Growing up in South Africa, I spent every summer at the beach. I all to vividly remember the “blue-bottles”, stinging Portuguese Man of War that resemble jellyfish, that used to result in intense stinging and burning sensation as they wrapped around your limbs as you bobbed around in the water. I have always had a fascination for these creatures since that time. I even swam in Jellyfish lake (Ongeim’l Tketau) in Palau with their golden jellyfish. This very well laid out exhibit had many various species in one location. They were shown in spaces that had a monochromatic background or shown in circular cylinders that meant you could really see them perfectly. Further, they had dozens of jellies in the same space, so you could spent quite a bit of time examining them, watching them, and observing their mesmerizing movements.
These animals have an aboral surface, with a gastrovascular cavity and then move by using hydrostatic forces through their “skeleton.” They are made of nearly 98% water, with an umbrella of “jelly” (mesoglea). There were several species to observe, including the lion’s mane jellyfish (one of the largest species), the purple-striped jellyfish, the moon jelly, the Pacific sea nettle, and then some really unique hydromedusa: these are the species that have photoproteins that result in bioluminescence. In fact, these proteins have been sequenced and cloned to create fluorescent tags that can be used in genetic sequencing and tagging (part of my day job!). Since jellyfish cannot move well on their own and require currents for transportation, it is difficult to create these movements in commercial exhibits without sucking the jellyfish into the valves. Many of the jellies can be seen upside down, and that is because they are relaxed at that point, just following the current. The MBA actually has developed a unique circular tank with an outflow spread over a large surface area and the inflow comes in as a sheet of water just in front of the outflow so there is no sucking of the jellyfish out of the exhibit! I spent I don’t know how long creating a video of the Beroe forskalii, which creates a rainbow of different lights by diffraction on the combs it has on its body.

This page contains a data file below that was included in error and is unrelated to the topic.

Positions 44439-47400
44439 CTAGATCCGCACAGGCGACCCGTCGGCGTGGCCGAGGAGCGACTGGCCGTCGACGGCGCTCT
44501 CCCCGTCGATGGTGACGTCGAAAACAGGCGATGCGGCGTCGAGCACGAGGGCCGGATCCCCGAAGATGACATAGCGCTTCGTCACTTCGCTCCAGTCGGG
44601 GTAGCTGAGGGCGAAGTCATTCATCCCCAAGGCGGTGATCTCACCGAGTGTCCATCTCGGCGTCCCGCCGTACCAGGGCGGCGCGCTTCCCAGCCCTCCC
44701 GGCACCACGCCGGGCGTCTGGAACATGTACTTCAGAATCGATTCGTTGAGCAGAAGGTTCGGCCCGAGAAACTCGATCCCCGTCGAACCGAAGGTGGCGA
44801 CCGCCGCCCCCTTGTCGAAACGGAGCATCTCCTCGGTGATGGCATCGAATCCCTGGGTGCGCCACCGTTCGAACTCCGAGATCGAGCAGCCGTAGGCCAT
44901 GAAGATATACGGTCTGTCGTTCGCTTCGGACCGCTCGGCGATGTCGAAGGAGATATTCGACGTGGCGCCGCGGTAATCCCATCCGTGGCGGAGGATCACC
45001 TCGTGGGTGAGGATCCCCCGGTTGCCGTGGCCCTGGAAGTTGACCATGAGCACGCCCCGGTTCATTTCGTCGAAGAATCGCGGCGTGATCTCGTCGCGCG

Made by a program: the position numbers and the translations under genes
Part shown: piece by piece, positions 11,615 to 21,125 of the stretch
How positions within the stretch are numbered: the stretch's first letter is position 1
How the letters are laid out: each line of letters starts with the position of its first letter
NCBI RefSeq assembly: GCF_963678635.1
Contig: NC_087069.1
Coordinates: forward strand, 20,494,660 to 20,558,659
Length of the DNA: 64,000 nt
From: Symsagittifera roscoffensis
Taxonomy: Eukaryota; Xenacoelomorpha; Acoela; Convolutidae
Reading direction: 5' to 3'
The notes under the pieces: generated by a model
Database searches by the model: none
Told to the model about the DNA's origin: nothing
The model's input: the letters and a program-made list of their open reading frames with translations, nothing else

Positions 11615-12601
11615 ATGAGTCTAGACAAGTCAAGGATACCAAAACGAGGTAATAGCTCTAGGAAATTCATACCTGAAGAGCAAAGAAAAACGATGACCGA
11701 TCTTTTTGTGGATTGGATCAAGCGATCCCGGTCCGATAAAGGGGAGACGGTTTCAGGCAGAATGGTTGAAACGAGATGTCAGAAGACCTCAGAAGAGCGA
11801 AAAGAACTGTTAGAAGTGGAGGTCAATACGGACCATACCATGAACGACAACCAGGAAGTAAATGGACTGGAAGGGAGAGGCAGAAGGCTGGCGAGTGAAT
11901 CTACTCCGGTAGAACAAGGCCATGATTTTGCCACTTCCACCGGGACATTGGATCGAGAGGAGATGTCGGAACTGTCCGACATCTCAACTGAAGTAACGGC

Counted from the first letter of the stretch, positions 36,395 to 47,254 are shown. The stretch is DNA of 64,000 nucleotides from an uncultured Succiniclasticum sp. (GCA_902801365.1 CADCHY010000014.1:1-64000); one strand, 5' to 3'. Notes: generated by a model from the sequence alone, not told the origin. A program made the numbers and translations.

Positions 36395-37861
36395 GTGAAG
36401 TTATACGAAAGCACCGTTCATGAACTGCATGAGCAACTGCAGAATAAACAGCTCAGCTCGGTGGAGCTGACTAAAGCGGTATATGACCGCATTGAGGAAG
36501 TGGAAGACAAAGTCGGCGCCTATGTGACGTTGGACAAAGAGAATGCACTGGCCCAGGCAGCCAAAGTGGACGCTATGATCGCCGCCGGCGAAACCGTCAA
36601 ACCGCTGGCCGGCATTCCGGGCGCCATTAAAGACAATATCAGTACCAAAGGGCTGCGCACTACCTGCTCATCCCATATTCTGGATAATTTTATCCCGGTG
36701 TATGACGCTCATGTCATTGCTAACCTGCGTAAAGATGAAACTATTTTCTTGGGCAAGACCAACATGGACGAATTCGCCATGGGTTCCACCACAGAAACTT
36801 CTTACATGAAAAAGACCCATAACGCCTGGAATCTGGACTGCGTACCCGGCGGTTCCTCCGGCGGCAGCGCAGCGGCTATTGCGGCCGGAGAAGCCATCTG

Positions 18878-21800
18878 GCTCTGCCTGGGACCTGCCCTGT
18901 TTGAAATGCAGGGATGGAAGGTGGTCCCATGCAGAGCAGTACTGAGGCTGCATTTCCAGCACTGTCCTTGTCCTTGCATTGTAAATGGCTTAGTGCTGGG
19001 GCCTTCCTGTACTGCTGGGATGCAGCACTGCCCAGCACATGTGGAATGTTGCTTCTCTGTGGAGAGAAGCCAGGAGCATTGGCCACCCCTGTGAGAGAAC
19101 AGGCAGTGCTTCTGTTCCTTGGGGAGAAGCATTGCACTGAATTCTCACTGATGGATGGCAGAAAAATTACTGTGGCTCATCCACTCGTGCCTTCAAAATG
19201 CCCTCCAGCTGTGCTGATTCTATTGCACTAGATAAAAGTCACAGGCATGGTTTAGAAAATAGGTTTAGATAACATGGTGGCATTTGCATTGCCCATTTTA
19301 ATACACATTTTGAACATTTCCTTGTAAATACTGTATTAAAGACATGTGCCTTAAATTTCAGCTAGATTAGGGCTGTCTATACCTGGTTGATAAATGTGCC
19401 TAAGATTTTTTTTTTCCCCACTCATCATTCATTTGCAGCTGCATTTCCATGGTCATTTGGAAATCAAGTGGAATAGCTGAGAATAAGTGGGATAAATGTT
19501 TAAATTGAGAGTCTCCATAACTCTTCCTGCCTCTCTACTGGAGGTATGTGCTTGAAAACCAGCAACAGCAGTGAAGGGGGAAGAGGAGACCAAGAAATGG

Finally, one of the unique things about the MBA is that they produce their own jellies. Starting off with polyps, they raise the temperature of the water from 20 to 25 degrees Celsius, which results in strobilation – or asexual reproduction! Millions of baby jellies or medusae are released and they being to grow quite rapidly, until they result in a bloom of jellies (swarms or blooms of jellies). Of course, they are kept in bowls or bags initially so they don’t bump into the walls of the tanks – which would kill them. They normally only live about 6 months.
Overall, one of the best ways I have spent a day in the past few months – and well worth the cost of the visit ($40 for adults, $25 for children; 9:30 to 5 or 6 pm).
More photos of the Aquarium follow. For legends to any of the photos in this post, please scroll and hold your mouse over an image, or click on the thumbnails below.